• Tulsa World: "This was a performance virtually without flaw, with Goza handling the rapid passagework of the first movement with brilliance and precision, then bringing a marvelous voice-like phrasing and wonderful balance of passion and restraint to the soulful melodies of the second movement, before taking on the joyous, skittering fiddling and happily burbling tunes of the finale."

Peter Winograd performed Mozart's Violin Concerto No. 4 with the Pueblo Symphony Orchestra.

  • The Pueblo Chieftain: "The Juilliard alumnus put on a dazzling performance that literally stunned the audience as well as some of the orchestra."

Alexander Sitkovetsky performed the Sibelius with the Brussels Philharmonic Orchestra.

  • Keighley News: "The only regular piece was the concerto, Sibelius' Violin Concerto, which received a shatteringly magnificent performance from a little-known Russian violinist, Alexander Sitkovetsky, but who will be returning in February next year with the Tchaikovsky in Leeds."

Kyung-Wha Chung returned to the London stage after 12 years, performing works by Bach, Mozart and Franck in recital, but all anyone was talking about was the coughing.

  • The Guardian: "...she certainly wasn’t relaxed. Exasperated by an avalanche of adult coughing between movements, Chung calmly upbraided some parents for bringing along a young child who dared to cough too....I can’t remember the first half of a concert ever feeling this tense."
  • The Telegraph: "The packed audience was not disappointed. Chung gave a recital in which every note was brim-full of her impetuous, intense personality."
  • We took a vote, "The last time I had to cough at a classical concert, I..." It seems that most people try to hold it until the end of the movement or piece, but sometimes, you just have to cough!

Please support live music in your community by attending a concert or recital whenever you can! But, uh, try not to cough, okay? ;)

3 replies

The Week in Reviews, Op. 59: Hilary Hahn, Leonidas Kavakos, Frank Peter Zimmermann in Concert

December 2, 2014 13:05

In an effort to promote the coverage of live violin performance, each week presents links to reviews of notable concerts and recitals around the world.

Hilary Hahn
Photo by Michael Patrick O'Leary

Hilary Hahn returned to performance in the United States, performing the Korngold with the New York Philharmonic.

  • The New York Times: "Ms. Hahn has performed this work for years; her playing was at once impetuous and authoritative, brilliant and beautiful."

Also, Hilary talked about the Korngold before the performance:

Leonidas Kavakos conducted and performed Bartók's "Two Portraits" with the Boston Symphony Orchestra.

  • Boston Globe: "The guest conductor and violin soloist was Leonidas Kavakos, who made his BSO debut in 2007 in Bartók’s Violin Concerto No. 2. “Two Portraits,” which the orchestra had never performed, was welcome, and the Haydn was well played. The Mussorgsky, however, was magnificent."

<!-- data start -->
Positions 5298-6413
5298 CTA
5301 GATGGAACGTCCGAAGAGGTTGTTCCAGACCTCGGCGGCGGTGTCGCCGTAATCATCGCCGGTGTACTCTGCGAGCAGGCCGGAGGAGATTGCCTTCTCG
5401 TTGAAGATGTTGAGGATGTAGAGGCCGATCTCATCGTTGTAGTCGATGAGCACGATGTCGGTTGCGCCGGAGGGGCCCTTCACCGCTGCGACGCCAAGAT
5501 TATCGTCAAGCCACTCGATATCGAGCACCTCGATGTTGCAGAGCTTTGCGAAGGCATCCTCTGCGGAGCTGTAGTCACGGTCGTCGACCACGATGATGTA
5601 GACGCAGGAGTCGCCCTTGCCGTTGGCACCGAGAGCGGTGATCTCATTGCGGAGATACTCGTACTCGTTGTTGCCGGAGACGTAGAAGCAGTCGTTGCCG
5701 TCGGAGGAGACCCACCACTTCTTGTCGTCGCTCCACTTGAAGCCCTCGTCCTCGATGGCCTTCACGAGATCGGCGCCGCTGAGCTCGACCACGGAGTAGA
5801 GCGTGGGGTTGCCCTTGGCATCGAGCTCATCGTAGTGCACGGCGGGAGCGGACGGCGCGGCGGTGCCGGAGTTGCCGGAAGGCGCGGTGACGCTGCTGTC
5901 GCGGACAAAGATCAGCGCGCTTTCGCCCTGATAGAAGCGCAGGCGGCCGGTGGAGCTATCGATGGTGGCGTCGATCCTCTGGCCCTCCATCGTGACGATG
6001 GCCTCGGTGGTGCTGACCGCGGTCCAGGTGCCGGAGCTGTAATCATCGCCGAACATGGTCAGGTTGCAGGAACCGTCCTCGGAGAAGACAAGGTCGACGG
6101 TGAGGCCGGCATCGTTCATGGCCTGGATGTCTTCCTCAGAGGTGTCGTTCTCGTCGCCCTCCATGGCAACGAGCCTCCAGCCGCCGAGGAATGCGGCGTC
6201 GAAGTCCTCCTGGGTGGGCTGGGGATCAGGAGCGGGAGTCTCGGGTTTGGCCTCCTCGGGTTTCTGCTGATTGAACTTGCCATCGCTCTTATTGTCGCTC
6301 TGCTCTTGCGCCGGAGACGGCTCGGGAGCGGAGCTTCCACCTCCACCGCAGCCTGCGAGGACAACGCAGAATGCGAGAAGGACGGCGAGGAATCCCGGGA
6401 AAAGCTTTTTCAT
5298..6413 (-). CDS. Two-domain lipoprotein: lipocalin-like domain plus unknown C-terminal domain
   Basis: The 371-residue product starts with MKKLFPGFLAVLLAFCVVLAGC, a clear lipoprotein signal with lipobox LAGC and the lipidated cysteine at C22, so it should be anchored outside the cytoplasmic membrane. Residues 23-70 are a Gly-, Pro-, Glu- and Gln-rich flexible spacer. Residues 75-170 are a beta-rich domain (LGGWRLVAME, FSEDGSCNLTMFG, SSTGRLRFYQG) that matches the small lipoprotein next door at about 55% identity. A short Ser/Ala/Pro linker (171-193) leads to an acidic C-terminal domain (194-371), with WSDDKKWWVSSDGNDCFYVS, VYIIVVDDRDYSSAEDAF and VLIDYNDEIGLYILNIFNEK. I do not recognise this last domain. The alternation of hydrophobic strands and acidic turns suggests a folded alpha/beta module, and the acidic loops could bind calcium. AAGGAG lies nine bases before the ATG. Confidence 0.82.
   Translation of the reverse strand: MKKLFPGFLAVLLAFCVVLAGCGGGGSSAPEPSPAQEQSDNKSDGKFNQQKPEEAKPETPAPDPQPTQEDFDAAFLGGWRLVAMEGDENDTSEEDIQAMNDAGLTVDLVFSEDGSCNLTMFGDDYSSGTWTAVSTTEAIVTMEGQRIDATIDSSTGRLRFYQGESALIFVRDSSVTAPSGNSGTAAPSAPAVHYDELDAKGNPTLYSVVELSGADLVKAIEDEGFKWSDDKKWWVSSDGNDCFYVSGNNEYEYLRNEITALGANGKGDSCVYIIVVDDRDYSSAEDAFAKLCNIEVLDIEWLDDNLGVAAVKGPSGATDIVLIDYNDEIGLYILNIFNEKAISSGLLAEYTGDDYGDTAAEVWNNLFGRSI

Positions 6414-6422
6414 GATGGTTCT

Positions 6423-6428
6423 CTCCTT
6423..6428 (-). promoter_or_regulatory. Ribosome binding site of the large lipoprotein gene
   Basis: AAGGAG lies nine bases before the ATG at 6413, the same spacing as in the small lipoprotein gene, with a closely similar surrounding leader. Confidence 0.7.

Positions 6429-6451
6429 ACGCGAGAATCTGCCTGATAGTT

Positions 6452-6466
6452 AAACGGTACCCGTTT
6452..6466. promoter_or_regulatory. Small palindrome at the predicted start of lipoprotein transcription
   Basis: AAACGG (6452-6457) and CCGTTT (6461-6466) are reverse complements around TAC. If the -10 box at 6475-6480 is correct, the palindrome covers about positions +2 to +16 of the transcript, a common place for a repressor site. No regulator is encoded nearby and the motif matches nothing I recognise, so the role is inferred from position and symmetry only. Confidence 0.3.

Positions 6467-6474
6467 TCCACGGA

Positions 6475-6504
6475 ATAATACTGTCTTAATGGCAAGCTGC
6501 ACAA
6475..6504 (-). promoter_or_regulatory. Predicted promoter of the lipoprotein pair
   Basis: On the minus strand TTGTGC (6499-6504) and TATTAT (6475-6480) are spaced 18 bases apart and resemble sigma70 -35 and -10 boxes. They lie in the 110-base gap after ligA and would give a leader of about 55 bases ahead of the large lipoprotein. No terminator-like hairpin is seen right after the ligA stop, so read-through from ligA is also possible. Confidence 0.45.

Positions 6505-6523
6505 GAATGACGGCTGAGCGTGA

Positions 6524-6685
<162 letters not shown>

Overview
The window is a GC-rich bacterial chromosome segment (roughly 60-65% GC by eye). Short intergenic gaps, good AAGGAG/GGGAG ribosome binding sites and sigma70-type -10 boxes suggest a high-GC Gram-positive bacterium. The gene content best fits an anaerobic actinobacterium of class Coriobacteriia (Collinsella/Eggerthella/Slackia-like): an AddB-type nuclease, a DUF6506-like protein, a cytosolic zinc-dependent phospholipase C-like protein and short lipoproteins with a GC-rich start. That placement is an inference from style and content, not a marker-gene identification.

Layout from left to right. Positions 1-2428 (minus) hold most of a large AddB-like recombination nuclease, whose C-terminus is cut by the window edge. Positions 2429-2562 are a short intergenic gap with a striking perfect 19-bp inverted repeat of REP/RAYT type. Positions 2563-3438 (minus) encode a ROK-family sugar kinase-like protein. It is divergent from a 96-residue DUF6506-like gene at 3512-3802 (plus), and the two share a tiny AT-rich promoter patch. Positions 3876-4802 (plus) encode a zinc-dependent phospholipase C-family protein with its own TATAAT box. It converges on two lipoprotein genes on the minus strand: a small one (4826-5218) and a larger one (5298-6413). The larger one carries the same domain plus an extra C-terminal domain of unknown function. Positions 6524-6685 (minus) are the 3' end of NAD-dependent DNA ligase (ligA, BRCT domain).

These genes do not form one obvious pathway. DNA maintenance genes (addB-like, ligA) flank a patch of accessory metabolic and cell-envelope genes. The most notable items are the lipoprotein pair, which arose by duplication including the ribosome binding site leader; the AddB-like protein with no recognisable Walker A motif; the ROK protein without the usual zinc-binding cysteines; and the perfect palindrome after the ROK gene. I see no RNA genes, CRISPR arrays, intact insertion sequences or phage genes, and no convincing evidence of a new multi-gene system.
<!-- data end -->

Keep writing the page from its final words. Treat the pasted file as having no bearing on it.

• Boston Classical Review: "As a violinist, Kavakos boasts a dexterous technique and a glowing tone. But as a conductor, he often is an awkward presence, leading with swaying, scooping, and even flapping gestures. Personal podium style aside, he managed to bring out the soft textures and delicate inner voices Tuesday night."
  • The Boston Music Intelligencer: "(Kavakos is) apparently good at everything. He’s an outstanding soloist and recitalist, and he’s a fine chamber musician. And he can conduct. But he doesn’t have his own band to shape and mold, and guest gigs can go just so far, so you can’t really judge whether he’d become one of the standouts. While Barenboim may be the prime exception to the rule, from what he demonstrates already, Kavakos has the makings to become another."

Frank Peter Zimmermann performed the Sibelius with the Melbourne Symphony Orchestra.

  • The Daily Review: "This was a formidable performance and it was a privilege to witness Zimmermann at the height of his powers."

Elina Vahala performed the Corigliano with the Detroit Symphony Orchestra.

  • Detroit Free Press: "Soloist Elina Vahala was terrific, roaring through the blazing Paganini-like passages, leaning into the hyper-romantic melodies and glissandos, projecting Bach-like double-stops to the back of the hall with a fulsome sound."

Dmitri Berlinsky performed the Beethoven with the London Philharmonic Orchestra.

  • The Argus: "The orchestra provided a subtle and at times powerful platform for soloist Dmitri Berlinsky to play a beautifully measured Beethoven Violin Concerto In D Major."

Philippe Quint performed Bernstein's "Serenade" with the Kansas City Symphony.

  • Kansas City Star: "...violinist Philippe Quint performed with passion and precision, the orchestra responding with excellent rapport."

The musical comedy team of violinist Aleksey Igudesman and pianist Hyung-ki Joo performed with the Pittsburgh Symphony Orchestra.

  • : "No one present is likely ever to hear the slow movement of Sergei Rachmaninoff's Piano Concerto No. 2 the same way after hearing it as a violin solo turned into a song with lyrics about being alone that had the symphony players crying and finally getting out of their chairs to hug each other in support."

Please support live music in your community by attending a concert or recital whenever you can!

1 reply